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YouTube interview: Shelly Kagan on Animal Ethics

Should we increase the cognitive capacities of fish if we can? If we enhanced a chimpanzee so that it had the same cognitive capacities as us, would it have exactly the same moral status as us? Is it morally preferable to kill a mouse or to destroy a robot? Could there be beings with a higher moral status than us? These are some of the questions Professor Shelly Kagan (Yale) answers in this interview with Katrien Devolder (Oxford) (Professor Kagan delivered the 2016 Uehiro Lectures on animal ethics at the University of Oxford. The Audio files of these lectures can be downloaded at http://www.practicalethics.ox.ac.uk/l….)

Veterinarians and the best interests of animals

By Charles Foster

English law has traditionally, for most purposes, regarded animals as mere chattels. There is now animal welfare legislation which seeks to prevent or limit animal suffering, but provided that legislation is complied with, and that no other relevant laws (eg those related to public health) are broken, you are free to do what you want with your animal.

Veterinary surgeons are in an interesting position. The UK regulatory body for veterinarians, the Royal College of Veterinary Surgeons (‘RCVS’) publishes a Code of Professional Conduct. This provides, inter alia:

‘1.1  Veterinary surgeons must make animal health and welfare their first consideration when attending to animals.’

‘2.2  Veterinary surgeons must provide independent and impartial advice and inform a client of any conflict of interest.’ 

‘First consideration’ in 1.1 is a rather weasly formulation. Does it mean that it is the overriding consideration, trumping all others, however weighty those others might be? Or the one that veterinarians ought to consider first, before moving on to other criteria which might well prevail? Continue reading

Animal suffering and the pointlessness of moral philosophy

(Above image here) Consider the infamous Chinese dog market. Dogs are rounded up, sometimes beaten while still alive (ostensibly to improve the flavour of their meat), killed, and eaten.

Everyone I know thinks it’s obscene, and that the suffering of the dogs cannot possibly be outweighed by the sensual satisfaction of the diners, the desirability of not interfering, colonially, with practices acceptable in another culture, or by any other consideration. It’s just wrong.

‘It’s just wrong’ is the observation that moral philosophers exist to denounce. They draw their salaries for interrogating this observation, exploding its naivety, and showing that the unexamined observation is the observation not worth making.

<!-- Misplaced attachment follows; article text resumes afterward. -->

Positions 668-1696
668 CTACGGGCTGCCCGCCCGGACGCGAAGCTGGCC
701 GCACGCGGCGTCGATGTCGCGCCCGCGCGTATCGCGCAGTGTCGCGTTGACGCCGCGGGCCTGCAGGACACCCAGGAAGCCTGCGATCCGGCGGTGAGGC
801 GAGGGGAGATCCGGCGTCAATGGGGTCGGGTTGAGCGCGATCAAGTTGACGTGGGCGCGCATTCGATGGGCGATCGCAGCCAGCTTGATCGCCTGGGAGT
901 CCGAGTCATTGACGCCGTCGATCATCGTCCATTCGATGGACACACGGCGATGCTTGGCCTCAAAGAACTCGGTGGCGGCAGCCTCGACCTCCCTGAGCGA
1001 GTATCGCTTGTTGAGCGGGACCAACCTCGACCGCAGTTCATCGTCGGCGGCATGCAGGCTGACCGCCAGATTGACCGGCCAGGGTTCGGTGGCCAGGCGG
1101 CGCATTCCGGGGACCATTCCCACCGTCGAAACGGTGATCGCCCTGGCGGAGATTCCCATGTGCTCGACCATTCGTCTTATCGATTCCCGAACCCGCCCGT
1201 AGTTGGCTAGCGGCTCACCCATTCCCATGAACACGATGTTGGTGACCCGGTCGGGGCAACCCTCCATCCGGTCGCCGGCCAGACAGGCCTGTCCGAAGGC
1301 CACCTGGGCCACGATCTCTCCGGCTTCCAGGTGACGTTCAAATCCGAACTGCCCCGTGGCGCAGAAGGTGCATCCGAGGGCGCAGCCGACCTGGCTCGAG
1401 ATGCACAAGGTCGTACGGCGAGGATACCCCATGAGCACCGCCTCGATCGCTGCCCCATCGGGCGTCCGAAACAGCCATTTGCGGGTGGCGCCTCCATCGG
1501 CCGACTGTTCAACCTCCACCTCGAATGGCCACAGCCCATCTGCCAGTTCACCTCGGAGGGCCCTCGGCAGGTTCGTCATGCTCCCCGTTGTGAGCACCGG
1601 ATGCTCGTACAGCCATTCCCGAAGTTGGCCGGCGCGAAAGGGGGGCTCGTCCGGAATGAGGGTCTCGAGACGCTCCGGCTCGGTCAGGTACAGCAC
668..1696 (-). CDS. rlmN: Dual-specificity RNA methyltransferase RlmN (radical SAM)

But what can the moral philosophers bring to the discussion about the Chinese dogs? Alone, and unaided by science, not much. The philosophy turns out to be either (a) reheated science or (b) a description of our intuitions, together with more or less bare assertions that those intuitions are either good or bad.  Continue reading

Should vegans eat meat to be ethically consistent? And other moral puzzles from the latest issue of the Journal of Practical Ethics

Should vegans eat meat to be ethically consistent? And other moral puzzles from the latest issue of the Journal of Practical Ethics

By Brian D. Earp (@briandavidearp)

The latest issue of The Journal of Practical Ethics has just been published online, and it includes several fascinating essays (see the abstracts below). In this blog post, I’d like to draw attention to one of them in particular, because it seemed to me to be especially creative and because it was written by an undergraduate student! The essay – “How Should Vegans Live?” – is by Oxford student Xavier Cohen. I had the pleasure of meeting Xavier several months ago when he presented an earlier draft of his essay at a lively competition in Oxford: he and several others were finalists for the Oxford Uehiro Prize in Practical Ethics, for which I was honored to serve as one of the judges.

In a nutshell, Xavier argues that ethical vegans – that is, vegans who refrain from eating animal products specifically because they wish to reduce harm to animals – may actually be undermining their own aims. This is because, he argues, many vegans are so strict about the lifestyle they adopt (and often advocate) that they end up alienating people who might otherwise be willing to make less-drastic changes to their behavior that would promote animal welfare overall. Moreover, by focusing too narrowly on the issue of directly refraining from consuming animal products, vegans may fail to realize how other actions they take may be indirectly harming animals, perhaps even to a greater degree.

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Vagueness and Making a Difference

Do you make the world a worse place by purchasing factory-farmed chicken, or by paying for a seat on a transatlantic flight?  Do you have moral reason to, and should you, refrain from doing these things?  It is very unlikely that any individual act of either of these two sorts would in fact bring about a worse outcome, even if many such acts together would.  In the case of factory-farming, the chance that your small purchase would be the one to signal that demand for chicken has increased, in turn leading farmers to increase the number of chickens raised for the next round, is very small.  Nonetheless, there is some chance that your purchase would trigger this negative effect, and since the negative effect is very large, the expected disutility of your act is significant, arguably sufficient to condemn it.  This is true of any such purchasing act, as long as the purchaser is ignorant (as is almost always the case) of where she stands in relation to the ‘triggering’ purchase.

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Is this really me? Parasites and other humans’ cells in our brains change our psychology

Many people are suspicious about being manipulated in their emotions, thoughts or behaviour by external influences, may those be drugs or advertising. However, it seems that – unbeknown to most of us – within our own bodies exist a considerable number of foreign entities. These entities can change our psychology to a surprisingly large degree. And they pursue their own interests – which do not necessarily coincide with ours.